Korean independence outbreak beginning March 1st 1919

([S.l. :  s.n.,  1920?])



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Pyeng Yang, Korea, Tuesday March 4, 1919.

About 12,30 noon, Tuesday, March 4th five seminary students frcaa
Kyeng Sang Province were arrested at the I resbyterlan Theological
- ■■•nary Dormitories. They were Pak Tuk II, Pay Yung Hong, pak Moon

-, Yun Bong Nam, and Pal Eun HI, all from Kyeng Sang Provtncc. Of t
I ooe, two men, Pak Moon Chan and Yun Bong Ham were In their rooms i^en
the police came, where the others were standing outside their rooms watchirgg
" - demonstration on the Seminary hill. They were all tsiken to the polloo

ijuarters and beaten, four of them receiving 29 strides each and one
Besides this each one, each time during the beating that he moved,
sculrraed or made a noise, was struck on the head and other parts of the
Iccy in order to give full aieasure. The prisoners were stripped and the
l';i;ting was done on their bare butkocks. The platform on which the beat-
; r; was done was in tho form of the cross. This form was not a specially
;> ;epared one for the occasion but is tho form used for all official padd-
iings. It is a convenient one, that Is all. But to one of the men beat¬
en, the form of the cross was called to his attention and he was told that
ao his Lord had had to bear his cross, so as a disciple he would have to
ooar a cross this day. So the police did see the possible connection that
the world might *ocelve of In the form of the platform.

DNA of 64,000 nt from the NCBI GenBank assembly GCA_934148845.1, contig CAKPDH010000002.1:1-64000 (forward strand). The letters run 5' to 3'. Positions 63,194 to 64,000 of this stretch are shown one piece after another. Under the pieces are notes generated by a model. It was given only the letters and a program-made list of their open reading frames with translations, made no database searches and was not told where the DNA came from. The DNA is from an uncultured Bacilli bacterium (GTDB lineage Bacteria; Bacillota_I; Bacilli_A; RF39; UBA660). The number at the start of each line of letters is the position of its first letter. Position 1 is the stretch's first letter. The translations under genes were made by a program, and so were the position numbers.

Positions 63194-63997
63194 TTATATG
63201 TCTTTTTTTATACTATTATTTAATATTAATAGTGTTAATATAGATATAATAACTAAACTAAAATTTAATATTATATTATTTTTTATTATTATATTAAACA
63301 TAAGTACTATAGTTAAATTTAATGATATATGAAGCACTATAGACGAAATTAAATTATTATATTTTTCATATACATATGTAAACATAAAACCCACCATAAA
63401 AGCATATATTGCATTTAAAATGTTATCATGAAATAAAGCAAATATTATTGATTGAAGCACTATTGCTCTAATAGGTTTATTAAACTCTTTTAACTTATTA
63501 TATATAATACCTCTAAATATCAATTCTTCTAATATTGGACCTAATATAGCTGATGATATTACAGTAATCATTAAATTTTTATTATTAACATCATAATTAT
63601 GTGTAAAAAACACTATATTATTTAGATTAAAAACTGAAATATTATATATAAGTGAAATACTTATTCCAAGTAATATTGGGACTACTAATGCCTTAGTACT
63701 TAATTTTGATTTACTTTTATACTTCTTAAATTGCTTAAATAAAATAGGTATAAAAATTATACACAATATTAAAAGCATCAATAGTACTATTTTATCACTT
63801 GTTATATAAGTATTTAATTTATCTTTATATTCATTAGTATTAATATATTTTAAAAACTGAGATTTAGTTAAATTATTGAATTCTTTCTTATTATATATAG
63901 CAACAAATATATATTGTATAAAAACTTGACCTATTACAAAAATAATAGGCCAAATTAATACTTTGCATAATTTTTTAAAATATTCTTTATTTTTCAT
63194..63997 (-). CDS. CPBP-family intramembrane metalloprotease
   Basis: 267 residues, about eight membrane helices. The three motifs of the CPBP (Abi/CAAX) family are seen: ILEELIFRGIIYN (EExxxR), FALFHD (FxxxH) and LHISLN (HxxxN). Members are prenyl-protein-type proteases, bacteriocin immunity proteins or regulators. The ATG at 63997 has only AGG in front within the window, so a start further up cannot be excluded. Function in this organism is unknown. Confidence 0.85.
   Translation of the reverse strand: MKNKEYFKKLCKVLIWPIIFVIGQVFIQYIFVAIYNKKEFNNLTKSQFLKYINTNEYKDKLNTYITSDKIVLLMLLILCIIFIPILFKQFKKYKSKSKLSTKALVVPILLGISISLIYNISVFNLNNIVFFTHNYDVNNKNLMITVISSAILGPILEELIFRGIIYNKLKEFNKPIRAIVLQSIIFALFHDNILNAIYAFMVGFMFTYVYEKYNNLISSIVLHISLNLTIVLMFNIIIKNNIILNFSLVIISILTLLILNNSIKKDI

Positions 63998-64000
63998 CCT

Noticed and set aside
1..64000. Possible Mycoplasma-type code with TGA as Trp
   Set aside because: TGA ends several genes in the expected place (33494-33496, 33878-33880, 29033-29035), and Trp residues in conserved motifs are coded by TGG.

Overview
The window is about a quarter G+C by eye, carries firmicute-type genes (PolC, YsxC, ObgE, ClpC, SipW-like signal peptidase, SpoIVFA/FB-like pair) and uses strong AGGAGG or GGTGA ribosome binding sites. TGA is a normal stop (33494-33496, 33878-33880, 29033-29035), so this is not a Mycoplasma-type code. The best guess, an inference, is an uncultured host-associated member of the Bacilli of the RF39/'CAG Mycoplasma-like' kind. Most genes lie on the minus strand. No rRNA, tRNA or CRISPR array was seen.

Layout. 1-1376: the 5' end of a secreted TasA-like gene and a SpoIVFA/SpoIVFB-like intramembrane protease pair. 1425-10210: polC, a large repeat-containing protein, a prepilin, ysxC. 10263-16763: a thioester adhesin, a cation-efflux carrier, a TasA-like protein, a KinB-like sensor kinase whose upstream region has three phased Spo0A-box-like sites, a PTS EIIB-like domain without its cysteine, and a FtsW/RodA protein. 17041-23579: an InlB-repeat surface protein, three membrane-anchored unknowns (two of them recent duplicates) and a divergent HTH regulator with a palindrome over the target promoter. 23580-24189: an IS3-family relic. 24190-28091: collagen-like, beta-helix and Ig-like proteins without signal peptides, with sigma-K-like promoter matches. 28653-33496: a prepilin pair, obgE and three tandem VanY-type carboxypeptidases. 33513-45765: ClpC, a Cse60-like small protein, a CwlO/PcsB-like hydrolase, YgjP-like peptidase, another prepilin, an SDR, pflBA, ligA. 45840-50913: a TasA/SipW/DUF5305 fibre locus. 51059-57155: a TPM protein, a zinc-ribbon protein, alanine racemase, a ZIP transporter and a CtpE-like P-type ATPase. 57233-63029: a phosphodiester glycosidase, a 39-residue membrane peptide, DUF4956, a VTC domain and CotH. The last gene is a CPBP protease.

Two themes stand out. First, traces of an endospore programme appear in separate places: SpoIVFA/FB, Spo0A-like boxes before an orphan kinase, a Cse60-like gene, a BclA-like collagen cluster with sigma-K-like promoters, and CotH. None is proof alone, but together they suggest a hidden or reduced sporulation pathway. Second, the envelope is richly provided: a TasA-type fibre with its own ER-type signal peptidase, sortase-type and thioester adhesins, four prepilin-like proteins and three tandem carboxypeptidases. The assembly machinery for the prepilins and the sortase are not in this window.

The beating for the most part was performed by Japanese policemen.
One of the men reported that a Japanese police man had laid on about half
Ihe stfokes when a Korean was ordered to complete the operation. But as
the Korean was too easy on him, they replaced him with aaother Japanese.

Asked as to why they were beaten they were told that they had broken
the law for tho Preservation of the Public Peace aad that the punishment
for this for the slighter offences was beating. They asked In what way
they had broken this law, seeing that they had neither had a part in
the demonstrations nor had been with the ones demonstrating.

The five men were Interviewed by four missionaries at 11.30
on Wednesday morning In their rooms at the Dormitory. Pak Tuk III was so
weak at the time that he had to be supported by his companions in order
to alt up and tell the story. He showed the injured parts to the mission¬
aries and the sight was enough to make a man's blood boil. Fully one squa¬
re foot of the flesh had been beaten and b*ulBdd, the Injury going deeply
into the flesh. Nothing but the nicest application of the rod could have
produced such a result without terribly lacerating the flesh. Two other
iien were in very great dispress and only one of the five was able to
hobble across the compound to attend the opening session of the Seminary
that morning.


Pak Tuk II, aged 40, for years a helper in the Taiku City Hospital,
Arrived in Pyeng Yang Tuesday morning at 5 a.m. after stopping one
day in Seoul. Living in the Kyeng Sang Dormitory, Tuesday noon he was
s;-,anding by the Chuila province Dormitory when a demonstration on the 8«B-
inary hill drew tho atj'sntlon of the police. He and two others saw the
dangerami and star;ed foi. their roons, walking leisurely. The police seized
him, charged him wich cr-plicity, a .J. efter argument led him off to the
iolloe station. He wat) ucnde-L.-sd 'i,^  b cting for disturbance of the peace
and given 29 stroked. A  Jcipansse pcJ.j.c?.rann adalnsyored 10 or 12 of thess
but tiring, gave way to anoth-sr, .; Krroan policeman. But It was evld^it
that the Korean did not exert hjmsel;:' so a Japanese took his place and
completed the performance. He wc^s also beaten on the head and In other
places whenever he siiaimed or protested. After the beating he was re¬
leased and allowed to go. His buttocks wore a solid sore, though the skin
outwardly was not broken so far as could be seen. The injured area was
fully one square foot. Mr, Pak said that he had no connection with the
crowd, did no yelling at the time, had not yelled at any previous time, ■
was not near the demonstrators when arrested, made no attea^t to run, but
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